Precedent-setting lawsuit?  IACUC members file lawsuit to seek protection

UPDATE: May 17, 2022: A federal judge has granted the IACUC members a preliminary injunction to ensure their safety. Read more here.

February 24th 2022

In the face of escalating harassment, hostility, and anger from anti-animal research groups, members of the University of Washington Institutional Animal Care and Use Committee have filed a lawsuit seeking protection from the university. The lawsuit was announced in a press release issued today by the National Association of Biomedical Research and Americans for Medical Progress and titled: “Five UW IACUC Members Seek Protection; Fear for Their Families’ Safety in the Face of Escalating Harassment, Hostility and Anger by Those Opposed to Animal Studies.” 

In the US, part of the regulatory and oversight system for animal research includes institutional animal care and use committees (IACUCs). The IACUC has a number of roles, including approving detailed protocols for animal studies, inspection of facilities, and investigation of adverse events. The functioning of local IACUCs is subject to evaluation by external agencies and groups. In public institutions the records and meetings of IACUCs are often–depending on state law–also accessible to members of the public via state level open meetings and open records statutes. As a result, some IACUCs have found themselves to be the target of individuals and groups opposed to animal research. The University of Washington is one example. As described in the press release, IACUC members have been subjected to hostile/menacing comments that include comparisons to “Nazis” and description of research facilities as “Auschwitz.” Further, “threatening emails, letters and voice messages to university staff …. have, among other things, referred to health researchers who work with animals as ‘vile [expletive] humans’ adding ‘I’m going to do what is necessary to stop animal research.’” (For more detail, please read the NABR/AMP press release.)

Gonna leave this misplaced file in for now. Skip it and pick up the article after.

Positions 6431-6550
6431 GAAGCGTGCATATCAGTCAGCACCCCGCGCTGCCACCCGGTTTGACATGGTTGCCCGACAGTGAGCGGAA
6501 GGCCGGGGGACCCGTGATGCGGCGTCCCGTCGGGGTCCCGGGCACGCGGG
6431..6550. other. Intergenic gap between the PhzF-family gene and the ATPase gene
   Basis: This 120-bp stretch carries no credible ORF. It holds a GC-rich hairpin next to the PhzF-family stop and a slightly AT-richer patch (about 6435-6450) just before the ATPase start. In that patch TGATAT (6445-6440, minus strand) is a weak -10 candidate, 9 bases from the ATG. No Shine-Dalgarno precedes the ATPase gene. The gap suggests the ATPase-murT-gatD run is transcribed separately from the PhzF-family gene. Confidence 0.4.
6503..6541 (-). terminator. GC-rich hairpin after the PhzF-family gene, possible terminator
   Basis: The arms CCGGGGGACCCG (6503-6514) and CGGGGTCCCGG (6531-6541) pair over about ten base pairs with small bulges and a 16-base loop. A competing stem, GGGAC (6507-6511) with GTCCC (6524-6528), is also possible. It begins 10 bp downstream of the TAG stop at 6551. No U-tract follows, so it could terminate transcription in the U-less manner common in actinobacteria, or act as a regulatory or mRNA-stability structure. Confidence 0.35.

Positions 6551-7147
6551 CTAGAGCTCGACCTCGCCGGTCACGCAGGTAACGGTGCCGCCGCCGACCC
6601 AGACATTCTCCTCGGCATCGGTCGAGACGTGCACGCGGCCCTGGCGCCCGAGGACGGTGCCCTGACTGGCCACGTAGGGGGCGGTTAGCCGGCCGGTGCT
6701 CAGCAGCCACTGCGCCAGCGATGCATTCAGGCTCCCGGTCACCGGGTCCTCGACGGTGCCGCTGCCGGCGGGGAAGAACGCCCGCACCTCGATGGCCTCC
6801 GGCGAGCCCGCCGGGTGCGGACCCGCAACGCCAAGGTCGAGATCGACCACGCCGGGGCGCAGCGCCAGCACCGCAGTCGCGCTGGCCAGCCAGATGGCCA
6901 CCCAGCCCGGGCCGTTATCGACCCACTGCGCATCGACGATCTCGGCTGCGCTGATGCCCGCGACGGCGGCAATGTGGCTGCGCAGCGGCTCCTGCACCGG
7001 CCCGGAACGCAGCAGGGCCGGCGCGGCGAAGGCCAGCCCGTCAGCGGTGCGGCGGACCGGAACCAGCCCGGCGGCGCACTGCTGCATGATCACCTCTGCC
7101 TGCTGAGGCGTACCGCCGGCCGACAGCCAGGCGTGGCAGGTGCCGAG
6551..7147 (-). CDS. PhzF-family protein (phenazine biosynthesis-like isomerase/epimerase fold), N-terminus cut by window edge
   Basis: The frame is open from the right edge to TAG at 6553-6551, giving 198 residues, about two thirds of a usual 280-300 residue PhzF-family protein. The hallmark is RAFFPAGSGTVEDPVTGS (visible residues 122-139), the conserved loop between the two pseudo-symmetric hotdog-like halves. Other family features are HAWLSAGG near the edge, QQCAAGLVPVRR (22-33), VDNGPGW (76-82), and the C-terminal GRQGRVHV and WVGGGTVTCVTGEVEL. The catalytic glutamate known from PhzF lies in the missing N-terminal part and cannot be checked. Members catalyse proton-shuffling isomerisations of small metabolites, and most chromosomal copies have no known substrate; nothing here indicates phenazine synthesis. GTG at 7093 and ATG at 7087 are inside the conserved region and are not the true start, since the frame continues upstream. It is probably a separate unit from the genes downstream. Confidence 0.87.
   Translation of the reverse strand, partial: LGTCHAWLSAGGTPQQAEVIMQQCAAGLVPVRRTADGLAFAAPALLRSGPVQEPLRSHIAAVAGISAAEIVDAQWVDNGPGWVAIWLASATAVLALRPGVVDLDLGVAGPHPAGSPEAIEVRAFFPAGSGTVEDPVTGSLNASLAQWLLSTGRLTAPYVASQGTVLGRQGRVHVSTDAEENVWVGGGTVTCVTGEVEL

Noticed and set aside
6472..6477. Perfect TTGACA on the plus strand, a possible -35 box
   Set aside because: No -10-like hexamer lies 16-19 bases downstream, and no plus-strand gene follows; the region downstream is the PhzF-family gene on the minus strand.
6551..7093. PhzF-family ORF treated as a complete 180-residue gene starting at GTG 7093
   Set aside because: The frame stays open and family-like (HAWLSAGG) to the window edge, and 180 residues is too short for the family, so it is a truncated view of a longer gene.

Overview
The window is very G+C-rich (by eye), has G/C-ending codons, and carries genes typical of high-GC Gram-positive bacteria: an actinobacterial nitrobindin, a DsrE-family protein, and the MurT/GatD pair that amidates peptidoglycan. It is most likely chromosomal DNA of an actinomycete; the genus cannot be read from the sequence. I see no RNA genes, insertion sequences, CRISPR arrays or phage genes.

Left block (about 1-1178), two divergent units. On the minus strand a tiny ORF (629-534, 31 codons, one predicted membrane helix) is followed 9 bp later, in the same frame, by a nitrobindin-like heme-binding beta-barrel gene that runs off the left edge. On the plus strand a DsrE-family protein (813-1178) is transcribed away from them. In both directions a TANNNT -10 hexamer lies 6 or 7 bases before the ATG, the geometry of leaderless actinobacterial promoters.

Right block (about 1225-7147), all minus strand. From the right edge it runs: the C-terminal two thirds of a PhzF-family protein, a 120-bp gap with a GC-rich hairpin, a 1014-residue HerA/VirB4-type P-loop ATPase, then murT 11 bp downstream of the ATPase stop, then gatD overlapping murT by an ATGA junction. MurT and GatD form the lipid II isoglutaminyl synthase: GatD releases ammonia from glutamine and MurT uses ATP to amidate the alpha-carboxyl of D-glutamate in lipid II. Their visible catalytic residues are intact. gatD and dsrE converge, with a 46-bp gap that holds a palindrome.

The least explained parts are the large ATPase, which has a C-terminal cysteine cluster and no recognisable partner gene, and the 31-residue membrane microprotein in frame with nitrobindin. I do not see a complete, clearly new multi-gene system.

The IACUC members seeking protection “are asking the court to block attempts by People for the Ethical Treatment of Animals (PETA) to obtain their identities and also the names of more than 70 of their fellow colleagues who either currently serve or have served on the University of Washington IACUC committee.”

Why are they asking for their names to be withheld? Paula Clifford, Executive Director of the biomedical research advocacy group Americans for Medical Progress, explains:

“There’s only one reason a person or group would seek out the names of individual IACUC members tasked with ensuring the humane treatment of research animals: To generate fear and anxiety…And while these safety threats have not simply come from one individual person or group, we mustn’t forget that in this particular case, the organization seeking this information already has a history of targeting individuals and their neighbors at home.”

At Speaking of Research we have repeatedly emphasized that institutions have a moral obligation to support their animal research programs, and to defend the scientists involved against attacks that deliberately misrepresent  scientists and their research. It should go without saying that this support extends to ensuring that the committees charged with local oversight of animal research can do so without fear for their families and in absence of harassment.

We agree with National Association for Biomedical Research president Matthew R. Bailey that interference with IACUC function is not the way to ensure thoughtful and serious ethical consideration of animal research. Bailey says:

“University of Washington IACUC members should be able to perform their duties without fear of harassment or threats. There has been a long and despicable history of harassment and intimidation tactics committed against employees of institutions who engage in humane and ethical animal research. IACUC members and researchers who work with animal models are as deeply committed to animal care as they are to advancing life-saving research. NABR supports the exemption of personal identifying information in open records laws precisely because of such targeting. Instead of painting a target on the backs of IACUC members and researchers, we should support their efforts to improve the lives of both humans and animals alike.”

Speaking of Research